Włodzimierz Zawadzki


As every child knows, a beautiful princess put to sleep by an evil fairy was woken up by the kiss of a prince. If it were not for him, she would probably still be fast asleep and all children would be sad. Strange as it sounds, such sleeping beauties also exist in the world of research, just waiting for a prince to bring them out of their slumber.

The term “sleeping beauty” is used to describe good ideas that end up languishing in the research literature without any attention, but then suddenly rise to popularity years later. I myself have witnessed similar cases. Jan Bodnar, then one of my doctoral students, developed a theoretical model of the semiconductor Cd3As2 back in the 1970s and presented it at a conference in Warsaw. Cadmium arsenide was then not popular and his paper went nearly unnoticed for years. Recently, however, Cd3As2 has proved important, his theoretical model has gained significance and is now in frequent use. I also remember a Romanian physicist who delivered papers about amorphous (noncrystalline) semiconductors at every international conference back in the 1960s and 70s. No one was concerned with such materials back then, and his papers were considered curiosities. When amorphous materials suddenly turned out to have important applications, throngs of physicists rushed to study them but the Romanian was completely forgotten. In 1985 two Russian physicists presented an unexpected result at a conference in the United States. Everyone (including me) nodded their heads with interest and then promptly forgot about the whole thing. In 2005, two Americans presented the notion of topological insulators, which would open up a new field in semiconductor physics. Then some of us remembered those Russians saying something similar 20 years before. This time, the topic had fallen on fertile ground.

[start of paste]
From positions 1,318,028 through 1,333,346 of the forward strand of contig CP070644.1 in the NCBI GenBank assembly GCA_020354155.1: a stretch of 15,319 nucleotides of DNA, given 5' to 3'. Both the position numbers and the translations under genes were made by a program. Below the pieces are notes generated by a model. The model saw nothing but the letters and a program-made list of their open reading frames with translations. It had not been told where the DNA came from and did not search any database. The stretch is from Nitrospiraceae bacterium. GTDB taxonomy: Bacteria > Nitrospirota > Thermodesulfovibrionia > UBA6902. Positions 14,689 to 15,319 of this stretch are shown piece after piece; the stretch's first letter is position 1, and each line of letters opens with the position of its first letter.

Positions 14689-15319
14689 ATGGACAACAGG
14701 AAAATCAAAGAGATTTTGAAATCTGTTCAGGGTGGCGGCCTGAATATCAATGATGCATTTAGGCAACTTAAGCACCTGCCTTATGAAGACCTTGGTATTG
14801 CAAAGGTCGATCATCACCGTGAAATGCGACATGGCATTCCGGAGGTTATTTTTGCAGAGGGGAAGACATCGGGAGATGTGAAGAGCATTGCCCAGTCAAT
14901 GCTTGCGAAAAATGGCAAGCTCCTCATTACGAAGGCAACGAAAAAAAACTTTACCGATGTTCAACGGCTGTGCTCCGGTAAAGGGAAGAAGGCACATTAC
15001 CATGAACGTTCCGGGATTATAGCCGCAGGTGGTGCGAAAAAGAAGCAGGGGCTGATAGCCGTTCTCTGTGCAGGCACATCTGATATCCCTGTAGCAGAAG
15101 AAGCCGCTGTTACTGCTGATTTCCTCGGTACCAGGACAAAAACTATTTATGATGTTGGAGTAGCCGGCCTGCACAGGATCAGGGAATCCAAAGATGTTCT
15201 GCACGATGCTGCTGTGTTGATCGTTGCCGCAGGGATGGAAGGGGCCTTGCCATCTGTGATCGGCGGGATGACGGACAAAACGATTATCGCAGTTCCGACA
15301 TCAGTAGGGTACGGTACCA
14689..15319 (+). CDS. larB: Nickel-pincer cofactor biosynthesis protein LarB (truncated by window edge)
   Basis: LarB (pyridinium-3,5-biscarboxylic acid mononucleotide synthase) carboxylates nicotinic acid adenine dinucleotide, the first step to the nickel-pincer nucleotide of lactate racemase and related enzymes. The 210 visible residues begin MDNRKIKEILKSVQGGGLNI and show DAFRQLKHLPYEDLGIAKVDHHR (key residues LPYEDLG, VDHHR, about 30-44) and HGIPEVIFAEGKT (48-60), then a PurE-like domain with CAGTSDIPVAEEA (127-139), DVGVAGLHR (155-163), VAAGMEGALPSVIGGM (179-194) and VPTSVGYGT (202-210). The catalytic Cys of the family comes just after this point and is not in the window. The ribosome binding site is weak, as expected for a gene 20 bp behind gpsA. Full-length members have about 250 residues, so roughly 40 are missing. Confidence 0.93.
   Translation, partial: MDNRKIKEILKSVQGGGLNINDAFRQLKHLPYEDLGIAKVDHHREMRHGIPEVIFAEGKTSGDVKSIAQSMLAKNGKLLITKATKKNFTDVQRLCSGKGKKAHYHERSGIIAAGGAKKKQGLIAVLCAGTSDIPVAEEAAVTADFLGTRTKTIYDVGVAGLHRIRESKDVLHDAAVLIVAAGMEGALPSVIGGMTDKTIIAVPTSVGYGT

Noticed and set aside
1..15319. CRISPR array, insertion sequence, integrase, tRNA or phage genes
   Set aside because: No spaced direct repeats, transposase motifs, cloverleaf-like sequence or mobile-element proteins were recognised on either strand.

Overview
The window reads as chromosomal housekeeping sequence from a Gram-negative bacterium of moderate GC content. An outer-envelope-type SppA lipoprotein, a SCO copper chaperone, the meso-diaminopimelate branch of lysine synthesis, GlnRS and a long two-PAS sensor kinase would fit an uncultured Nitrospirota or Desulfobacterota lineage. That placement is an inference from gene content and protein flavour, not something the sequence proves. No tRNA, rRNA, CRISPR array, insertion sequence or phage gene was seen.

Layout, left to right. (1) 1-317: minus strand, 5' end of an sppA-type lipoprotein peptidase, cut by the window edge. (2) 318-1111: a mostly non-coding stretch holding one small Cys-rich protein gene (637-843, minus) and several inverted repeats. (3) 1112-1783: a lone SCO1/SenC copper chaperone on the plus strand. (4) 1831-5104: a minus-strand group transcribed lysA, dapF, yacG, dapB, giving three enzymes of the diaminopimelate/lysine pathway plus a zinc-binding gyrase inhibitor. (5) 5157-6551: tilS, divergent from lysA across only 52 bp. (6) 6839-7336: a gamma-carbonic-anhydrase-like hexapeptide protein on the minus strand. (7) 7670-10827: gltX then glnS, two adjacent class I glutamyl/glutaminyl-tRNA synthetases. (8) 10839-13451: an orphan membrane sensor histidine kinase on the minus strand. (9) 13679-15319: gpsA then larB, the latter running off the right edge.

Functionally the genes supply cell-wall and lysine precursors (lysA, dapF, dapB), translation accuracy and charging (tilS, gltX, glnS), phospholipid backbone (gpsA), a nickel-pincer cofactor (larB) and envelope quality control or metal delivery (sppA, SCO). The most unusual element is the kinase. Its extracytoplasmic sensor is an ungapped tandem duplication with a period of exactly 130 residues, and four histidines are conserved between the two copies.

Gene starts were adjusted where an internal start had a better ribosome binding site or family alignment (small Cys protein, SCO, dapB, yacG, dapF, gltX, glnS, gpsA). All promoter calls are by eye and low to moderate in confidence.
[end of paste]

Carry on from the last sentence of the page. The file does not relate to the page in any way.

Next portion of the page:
Each of these cases has slightly different causes, but each is typical in its own way. Stories similar to the Cd3As2 case happen often: an avenue of research once thought insignificant simply turns out to be important some time later. The amorphous materials story is a model case more reminiscent of the world of fashion. The Romanian physicist was ahead of his time, a precursor, but he was kind of a weirdo who wears slim-leg trousers when everyone else is wearing flares. One has to be lucky with the right timing. Coming too early is almost as futile as coming late, because in both situations you are alone. So what if the Viking explorer Leif Erikson reached America in the tenth century? No one was ready for it, prepared to take advantage of such a great discovery, so it went unnoticed. It was Columbus’s discovery that changed the world, because the late fifteenth-century world was ready for a new beginning.

The case of the topological insulators, in turn, illustrates a certain historical regularity. My American boss at MIT used to say: “If it can’t be tested experimentally tomorrow, it’s not worth studying.” But scientists in the former Soviet Union, where not much could be tested experimentally, took the completely opposite approach. If they had a new idea, they would discuss it and publish the conclusions, unconcerned about whether it could be tested at that time. As a result, it became a widespread conviction among the scientific community that anytime someone came up with a new idea, the Russians had surely already published something about it. Their weakness proved to be a strength.

The issue has another side to it, which I will illustrate with my own example. In the 1980s I submitted a theoretical paper for a conference in Grenoble, about two-dimensional electron gas. The organizers rejected it, saying that it was not currently possible to observe the proposed effect. Two months later I found out that “my” effect had just been observed at the famous Bell Labs outside of New York. In three days I wrote the paper up and submitted it, in order to beat the Americans. I learned one thing on that occasion: one should not get discouraged by claims that something is undoable, because perhaps someone is trying to do it at that very moment. If not now, then maybe in five years. Whatever can be conceived, sooner or later can be done. The princess may sleep awhile, but a prince will come.

Science is rushing ahead at an astonishing pace. Fashions and interests change so quickly, there is so much information, that it is easy to overlook good ideas if they do not quickly find confirmation. This not only delays progress, it also hinders the development of important applications. We must not let the beauties slumber.



Prof. Włodzimierz Zawadzki
Institute of Physics, Polish Academy of Sciences, Warsaw


© Academia 2 (50) 2016

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